Guest article from Ashley Smith in behalf of Ready to Work Business Collaborative.
The Skills Gap From 30,000 Feet
‘The ‘‘skills gap’’ in the United States is serious” and “the land of opportunity” is its fundamental promise!’ McKinsey reports that ‘40% of American employers say they cannot find people with the skills they need’. Yet, the Bureau of Labor Statistics reports that in April 2017, 6.3 million people are unemployed. This mismatch between employer and workforce skills represents a complex signaling problem that can be resolved through strategic stakeholder collaboration and evidence-based application.
Partnering with colleges can be a way to ensure students are learning the necessary skills and obtaining the experience they need. This is not a “One Solution Fits All” kind of problem. While well intentioned, schools often miss the mark in preparing its students for the workforce by not providing work-based skills and experience. In a Gallup survey, only 11% of business leaders strongly agreed that graduates were ready for work, compared with 96% of higher-education chief academic officers who said their institutions were very or somewhat effective at preparing students for jobs. Thousands of companies partner with colleges but they vary in efficacy from meaningful to check the box kind of partnerships. Apprenticeship and other work-based training models are arguably the most effective way to combine classroom education with on-the-job experience where the educational institutions work closely with the company sponsoring the apprenticeship aligning classroom training with job skills.
Companies Are Doing More Than Picking up the Tab: They’re Getting Involved
In June 2017, RTWBC hosted a convening in Minneapolis featuring successful employer-educator partnerships that represent workforce solutions: apprenticeships, bootcamps, two- and four-year degree programs that challenge employers to join with the local workforce and schools to build non-traditional partnerships and curriculum that address the skills gap and the future of work. This partnership model is the foundation of behavior modification in industry hiring best practices.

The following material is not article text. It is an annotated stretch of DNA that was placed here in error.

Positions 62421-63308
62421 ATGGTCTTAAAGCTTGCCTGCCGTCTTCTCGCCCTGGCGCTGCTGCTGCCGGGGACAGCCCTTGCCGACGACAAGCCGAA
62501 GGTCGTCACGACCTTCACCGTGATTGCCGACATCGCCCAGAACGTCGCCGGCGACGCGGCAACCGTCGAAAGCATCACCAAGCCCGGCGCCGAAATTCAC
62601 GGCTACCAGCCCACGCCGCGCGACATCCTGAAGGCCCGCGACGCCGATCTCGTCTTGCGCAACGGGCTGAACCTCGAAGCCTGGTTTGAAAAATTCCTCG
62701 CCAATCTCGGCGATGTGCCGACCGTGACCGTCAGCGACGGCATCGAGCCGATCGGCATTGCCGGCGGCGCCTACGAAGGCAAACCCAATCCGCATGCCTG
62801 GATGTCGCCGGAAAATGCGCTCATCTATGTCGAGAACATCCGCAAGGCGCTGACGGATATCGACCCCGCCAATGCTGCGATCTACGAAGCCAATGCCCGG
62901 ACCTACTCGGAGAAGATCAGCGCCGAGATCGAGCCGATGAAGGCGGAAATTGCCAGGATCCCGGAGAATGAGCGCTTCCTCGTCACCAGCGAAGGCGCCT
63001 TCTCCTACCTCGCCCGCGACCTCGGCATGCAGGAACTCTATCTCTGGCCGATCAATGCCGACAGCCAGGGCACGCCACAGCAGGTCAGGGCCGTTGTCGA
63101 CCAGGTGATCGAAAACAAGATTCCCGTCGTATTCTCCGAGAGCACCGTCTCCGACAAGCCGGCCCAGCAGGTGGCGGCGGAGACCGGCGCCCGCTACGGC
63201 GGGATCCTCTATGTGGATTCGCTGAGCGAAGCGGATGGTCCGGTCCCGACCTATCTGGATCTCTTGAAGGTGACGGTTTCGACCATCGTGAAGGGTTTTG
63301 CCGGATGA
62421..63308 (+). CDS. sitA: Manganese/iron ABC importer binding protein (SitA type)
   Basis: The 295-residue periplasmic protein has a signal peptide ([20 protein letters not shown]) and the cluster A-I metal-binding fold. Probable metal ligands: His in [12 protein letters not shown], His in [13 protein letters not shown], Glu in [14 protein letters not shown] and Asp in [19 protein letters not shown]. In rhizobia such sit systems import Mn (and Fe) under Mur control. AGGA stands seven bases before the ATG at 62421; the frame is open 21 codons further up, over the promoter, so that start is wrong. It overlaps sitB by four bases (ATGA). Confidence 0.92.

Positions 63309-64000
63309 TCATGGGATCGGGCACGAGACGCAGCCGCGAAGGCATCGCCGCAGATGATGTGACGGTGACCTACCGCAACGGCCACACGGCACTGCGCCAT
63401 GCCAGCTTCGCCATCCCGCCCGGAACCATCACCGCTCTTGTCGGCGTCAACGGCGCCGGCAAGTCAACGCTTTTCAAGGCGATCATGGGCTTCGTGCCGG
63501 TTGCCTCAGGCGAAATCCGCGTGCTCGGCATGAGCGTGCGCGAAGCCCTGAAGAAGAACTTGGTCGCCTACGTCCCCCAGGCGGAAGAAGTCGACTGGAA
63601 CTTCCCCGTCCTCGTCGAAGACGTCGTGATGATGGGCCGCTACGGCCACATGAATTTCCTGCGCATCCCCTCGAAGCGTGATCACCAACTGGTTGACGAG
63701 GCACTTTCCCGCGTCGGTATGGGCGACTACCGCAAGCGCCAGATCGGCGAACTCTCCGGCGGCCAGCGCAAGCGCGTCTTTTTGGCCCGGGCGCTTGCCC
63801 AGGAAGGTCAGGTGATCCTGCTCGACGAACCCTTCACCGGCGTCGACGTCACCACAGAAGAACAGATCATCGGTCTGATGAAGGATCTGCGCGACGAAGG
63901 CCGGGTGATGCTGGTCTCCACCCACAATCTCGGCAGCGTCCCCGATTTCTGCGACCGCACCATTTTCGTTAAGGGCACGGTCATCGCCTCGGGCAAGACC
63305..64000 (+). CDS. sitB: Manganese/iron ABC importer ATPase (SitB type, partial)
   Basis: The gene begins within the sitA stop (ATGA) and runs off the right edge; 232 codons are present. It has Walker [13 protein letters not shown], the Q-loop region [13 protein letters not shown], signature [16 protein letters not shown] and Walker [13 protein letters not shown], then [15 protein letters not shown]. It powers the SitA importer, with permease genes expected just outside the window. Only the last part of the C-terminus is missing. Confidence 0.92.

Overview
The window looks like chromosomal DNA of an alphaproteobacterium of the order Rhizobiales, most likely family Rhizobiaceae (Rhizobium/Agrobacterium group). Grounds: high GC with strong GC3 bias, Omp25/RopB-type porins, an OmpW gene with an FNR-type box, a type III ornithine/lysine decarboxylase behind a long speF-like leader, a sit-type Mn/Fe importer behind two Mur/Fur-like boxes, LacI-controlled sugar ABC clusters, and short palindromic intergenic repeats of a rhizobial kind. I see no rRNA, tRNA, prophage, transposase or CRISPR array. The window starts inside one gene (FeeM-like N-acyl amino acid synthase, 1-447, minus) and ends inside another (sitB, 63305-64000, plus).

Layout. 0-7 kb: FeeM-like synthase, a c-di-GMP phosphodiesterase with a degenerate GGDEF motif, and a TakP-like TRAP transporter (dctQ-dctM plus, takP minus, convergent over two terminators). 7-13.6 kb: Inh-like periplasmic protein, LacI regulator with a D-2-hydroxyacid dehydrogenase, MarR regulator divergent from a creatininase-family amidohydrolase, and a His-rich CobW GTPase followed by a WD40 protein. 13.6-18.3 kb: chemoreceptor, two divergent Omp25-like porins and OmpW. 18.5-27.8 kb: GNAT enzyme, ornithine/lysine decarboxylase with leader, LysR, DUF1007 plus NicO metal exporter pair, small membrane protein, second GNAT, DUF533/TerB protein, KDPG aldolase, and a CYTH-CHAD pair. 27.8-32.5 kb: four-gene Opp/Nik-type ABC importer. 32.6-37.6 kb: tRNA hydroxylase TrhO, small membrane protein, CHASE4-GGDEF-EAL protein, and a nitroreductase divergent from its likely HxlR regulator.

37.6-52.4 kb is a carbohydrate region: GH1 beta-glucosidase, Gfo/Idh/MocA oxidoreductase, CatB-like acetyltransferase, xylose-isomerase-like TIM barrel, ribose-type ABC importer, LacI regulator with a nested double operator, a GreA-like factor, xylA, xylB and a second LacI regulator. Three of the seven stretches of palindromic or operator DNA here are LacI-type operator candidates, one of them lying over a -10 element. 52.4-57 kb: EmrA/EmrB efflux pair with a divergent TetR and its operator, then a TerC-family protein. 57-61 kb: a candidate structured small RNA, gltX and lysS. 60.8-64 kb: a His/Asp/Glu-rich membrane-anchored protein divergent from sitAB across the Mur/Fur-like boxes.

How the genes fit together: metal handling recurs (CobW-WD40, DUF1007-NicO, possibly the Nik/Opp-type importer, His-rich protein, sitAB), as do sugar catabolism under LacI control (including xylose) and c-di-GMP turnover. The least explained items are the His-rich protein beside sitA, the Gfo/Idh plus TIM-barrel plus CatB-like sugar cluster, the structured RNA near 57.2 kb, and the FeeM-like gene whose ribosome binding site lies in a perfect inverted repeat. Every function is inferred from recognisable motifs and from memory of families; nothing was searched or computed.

Apprenticeship 2000 is a 4-year technical training program, located in Charlotte, NC, is designed to train people for highly skilled technical trades such as machinists, electricians, tool and die makers. High school students that qualify for Apprenticeship 2000 train for exciting technical careers with excellent pay and benefits!
Partner companies, an onsite 8000 hour training apprenticeship program, provides apprentices with an AAS degree in Mechatronics Engineering Technology from Central Piedmont Community College. Upon graduation, apprentices are awarded a Journeyman’s Card and Certificate by the State of North Carolina and a Certificate from the US Department of Labor.
The U.S. division of Fiat Chrysler Automobiles provides 118,000 employees full tuition to attend Strayer University degree programs. Any employee who has been on the job for more than 30 days and is seeking an Associate, Bachelor or Master degrees are eligible to receive money for tuition, books, and fees. Strayer overhauled its courses to address the specific needs of the automotive firm, removing case studies on other industries and replacing them with a curriculum directly tied to car dealerships supply-chain logistics and sales.
Employees who participate in Cigna’s training programs are more likely to be promoted, retained or transferred within the company, which reduces talent management costs and drives bottom-line return. For every dollar Cigna invests in tuition assistance, it earns the invested dollar back and generates an additional $1.29 in savings — a return on investment of 129%
Recent Data Suggests a Significant Increase of ROI for companies
Walmart has invested over $2.7Billion in the Walmart Academy training program and increased wages. The company is investing in their workforce with a calculated belief of improved retention, satisfied customers and increased sales. “We’re looking for behavior change. … We know that the real learning happens when you’re out on the sales floor.”Pippa Pomeroy, Wal-Mart’s senior director of HR strategy and training.
More and more we see retail and fast food workers taking advantage of tuition assistance and reimbursement programs. Working at McDonald’s isn’t just a chance to earn money in your first job, but an opportunity to build skills for your future. Research shows that these benefits more than pay for themselves, by reducing turnover and allowing employees to move up the ladder.
Collaboration is Key
The skills gap is complex and calls for a collaborative approach. Employers are now re-discovering successful partnerships with external forces to build talent pipelines primarily through work-based learning/hiring initiatives. A sustainable workforce (versus the cost to work) is driving ROI. The skills gap is real and can only be resolved through the collaboration of employers, educators, workforce and policymakers.
Ready To Work Business Collaborative, founded by a collective of Fortune 500 companies, is committed to working cooperatively to develop hiring best practices that target the long-term unemployed, under-employed, people with disabilities, military veterans, and Opportunity Youth. The RTWBC accomplishes this mission through collaboration, thought-leadership, and services that support employers who desire to serve these talent pools better.